EGIC probes policy on Mideast non-state actors
ROME – At a conference held by the European and Gulf Information Centre (EGIC) emphasis was placed on the lack of clarity of European and American policy on non-state actors in the Mediterranean and Gulf region. The conference's second panel, in particular, explained how in Europe and the USA, even within NATO, there is no consensus on how to react to non-state actors in the region, and how their treatment of such actors can and has led to unexpected difficulties.
The European and Gulf Information Centre (EGIC) held the fourth conference in their “The Great Rivalry” series on Wednesday, focussing on issues of legitimacy and the state and non-state actor nexus in the Middle East.
The conference, which took place in the beautiful surroundings of the Centre for American Studies on Via Michelangelo Caetani, Rome, was opened by Mitchell Belfer, the director of EGIC.
Discussions focussed on the interplay between state actors, including governments external to the Middle East such as the US, and non-state actors in Libya, Syria and Iraq, such as the Kurdish YPG militia, or Hezbollah in Lebanon.
Belfer’s introduction showed how important the events taking place in the Middle East are for Europe in a world in which it is no longer possible for a country to isolate itself from international affairs.
Although political analyst Ali Bakeer was unable to attend the conference, Belfer provided an engaging talk in his place for the first panel, which was entitled, “War of ideas: Losing the jihad for legitimacy.”
His analysis of the tension between Saudi Arabia and Iran argued that Iran is testing the limits using asymmetric warfare, and that the sectarian discourse did not adequately explain the situation, as is shown by Iran, whose allies are not exclusively Shia Muslim groups.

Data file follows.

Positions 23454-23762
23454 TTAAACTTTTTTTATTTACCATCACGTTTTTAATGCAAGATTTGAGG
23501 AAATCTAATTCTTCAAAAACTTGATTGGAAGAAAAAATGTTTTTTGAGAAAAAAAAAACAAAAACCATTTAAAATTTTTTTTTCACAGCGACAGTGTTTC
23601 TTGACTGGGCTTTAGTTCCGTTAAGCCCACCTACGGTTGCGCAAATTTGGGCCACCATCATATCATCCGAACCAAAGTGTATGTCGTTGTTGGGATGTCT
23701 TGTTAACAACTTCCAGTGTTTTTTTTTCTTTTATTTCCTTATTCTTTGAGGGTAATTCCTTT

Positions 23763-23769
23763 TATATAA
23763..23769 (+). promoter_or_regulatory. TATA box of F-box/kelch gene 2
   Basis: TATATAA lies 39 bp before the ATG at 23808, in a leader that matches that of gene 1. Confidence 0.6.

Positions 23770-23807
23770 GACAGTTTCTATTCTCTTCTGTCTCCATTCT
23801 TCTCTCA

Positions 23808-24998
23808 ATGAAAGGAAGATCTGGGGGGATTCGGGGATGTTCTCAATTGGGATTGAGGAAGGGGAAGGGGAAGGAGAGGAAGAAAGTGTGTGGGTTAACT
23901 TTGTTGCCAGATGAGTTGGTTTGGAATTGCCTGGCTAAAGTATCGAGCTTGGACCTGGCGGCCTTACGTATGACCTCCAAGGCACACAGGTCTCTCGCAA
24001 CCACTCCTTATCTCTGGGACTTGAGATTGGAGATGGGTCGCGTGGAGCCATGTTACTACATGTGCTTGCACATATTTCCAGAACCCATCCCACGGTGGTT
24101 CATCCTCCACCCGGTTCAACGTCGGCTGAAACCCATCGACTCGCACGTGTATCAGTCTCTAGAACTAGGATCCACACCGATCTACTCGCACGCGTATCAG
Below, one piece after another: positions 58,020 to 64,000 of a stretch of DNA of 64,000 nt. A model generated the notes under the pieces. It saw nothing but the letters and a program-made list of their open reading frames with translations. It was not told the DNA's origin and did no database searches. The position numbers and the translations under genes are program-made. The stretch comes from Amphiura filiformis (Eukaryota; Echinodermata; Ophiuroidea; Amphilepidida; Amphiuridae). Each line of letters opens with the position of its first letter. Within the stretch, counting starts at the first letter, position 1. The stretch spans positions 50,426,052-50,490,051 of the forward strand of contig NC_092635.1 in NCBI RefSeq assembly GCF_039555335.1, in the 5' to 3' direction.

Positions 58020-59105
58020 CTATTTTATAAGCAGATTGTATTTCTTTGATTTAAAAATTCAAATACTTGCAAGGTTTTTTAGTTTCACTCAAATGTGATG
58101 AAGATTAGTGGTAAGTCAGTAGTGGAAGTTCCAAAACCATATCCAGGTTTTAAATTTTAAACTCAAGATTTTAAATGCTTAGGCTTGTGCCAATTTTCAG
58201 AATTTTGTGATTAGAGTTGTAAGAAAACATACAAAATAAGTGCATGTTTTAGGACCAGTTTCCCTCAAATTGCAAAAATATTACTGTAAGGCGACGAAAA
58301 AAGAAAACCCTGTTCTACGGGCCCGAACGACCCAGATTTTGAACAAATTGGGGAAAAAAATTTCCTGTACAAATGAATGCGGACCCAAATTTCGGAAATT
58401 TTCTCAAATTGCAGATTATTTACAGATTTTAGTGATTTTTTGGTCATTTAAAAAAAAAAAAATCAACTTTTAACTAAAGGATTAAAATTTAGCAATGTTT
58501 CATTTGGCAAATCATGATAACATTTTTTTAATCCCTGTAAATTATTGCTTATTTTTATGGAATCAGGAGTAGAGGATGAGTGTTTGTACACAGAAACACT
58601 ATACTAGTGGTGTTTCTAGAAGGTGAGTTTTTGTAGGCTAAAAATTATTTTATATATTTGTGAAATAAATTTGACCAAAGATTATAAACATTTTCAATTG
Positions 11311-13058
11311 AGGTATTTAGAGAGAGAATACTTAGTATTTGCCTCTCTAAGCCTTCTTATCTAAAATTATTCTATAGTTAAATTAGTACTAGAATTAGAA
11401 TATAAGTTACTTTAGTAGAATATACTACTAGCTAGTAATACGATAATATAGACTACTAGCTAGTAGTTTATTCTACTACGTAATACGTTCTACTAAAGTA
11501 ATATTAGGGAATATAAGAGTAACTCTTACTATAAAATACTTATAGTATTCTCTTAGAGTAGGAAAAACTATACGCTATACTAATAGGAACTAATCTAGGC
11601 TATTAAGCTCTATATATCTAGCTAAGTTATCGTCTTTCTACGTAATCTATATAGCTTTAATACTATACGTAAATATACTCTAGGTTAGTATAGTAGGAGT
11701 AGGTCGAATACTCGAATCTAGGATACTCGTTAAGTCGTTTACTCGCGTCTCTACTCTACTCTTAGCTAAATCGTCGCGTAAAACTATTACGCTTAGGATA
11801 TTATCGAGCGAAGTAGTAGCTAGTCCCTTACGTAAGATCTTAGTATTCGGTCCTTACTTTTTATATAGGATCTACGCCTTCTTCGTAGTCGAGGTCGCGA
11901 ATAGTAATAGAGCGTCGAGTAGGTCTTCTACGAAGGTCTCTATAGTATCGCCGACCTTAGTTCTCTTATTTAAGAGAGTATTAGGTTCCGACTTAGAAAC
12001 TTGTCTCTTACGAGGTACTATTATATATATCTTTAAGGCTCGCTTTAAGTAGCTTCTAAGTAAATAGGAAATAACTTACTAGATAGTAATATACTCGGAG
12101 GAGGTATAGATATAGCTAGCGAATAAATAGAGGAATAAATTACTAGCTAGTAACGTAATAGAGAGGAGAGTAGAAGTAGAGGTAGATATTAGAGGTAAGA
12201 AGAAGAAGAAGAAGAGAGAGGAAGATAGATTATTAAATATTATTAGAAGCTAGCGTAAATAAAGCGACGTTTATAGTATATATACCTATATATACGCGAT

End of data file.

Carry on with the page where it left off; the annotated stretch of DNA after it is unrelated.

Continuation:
Daniele Raineri, journalist for Il Foglio and specialist on terrorism, described the efforts of so-called Islamic State to establish their own legitimacy, especially by taking advantage of power vacuums, and how they had failed.
He described how the group had tried to create legitimacy by targeting places where people felt disconnected to government and by quick displays of violence and propaganda. Yet as he commented, the group is fast losing support and interest: “people are tired” of the ideas they offer, especially in Libya.
The second panel, “Fights on the ground: non-state actors and sovereignty in Libya, Syria and Iraq,” was moderated by Alessia Melcangi of La Sapienza. It featured Michael Stephens, a Research Fellow of the Royal United Services Institute think tank, and Alessandro Minuto Rizzo, President of the NATO Defence College Foundation.
Minuto Rizzo stressed the problem of fragmentation in the Gulf region, which he said had not fully emerged from the consequences of the Arab Spring of 2011. He highlighted the dangers of the mercenary groups being created in Libya, and the lack of political consensus within NATO on how to deal with the situation there.
Stephens described the historical lack of clarity in western policy towards non-state actors in the region, with western countries unable to define what they considered a legitimate non-state actor and what their goals were in making use of such actors.
He underlined how western governments may engage in proxy wars but fail to anticipate the consequences of their engagement with non-state actors, drawing attention to the example of the how Kurdish groups have been treated in the Middle East by western governments.
He could offer little optimism on the situation, saying that although western states would like stability, the competing interests in the area made that impossible.
“I think we’re going to have to live with this for a while,” he said, emphasising that western countries had no clear lines about what they would tolerate in the area, and no alternatives to offer.
The discussion then moved on to the roles of China and Russia in the region. Stephens argued that Russia was looking opportunistically for economic advantage and a chance to disrupt the West, while China was far more willing to play a strategic game but would eventually be unable to maintain its policy of neutrality.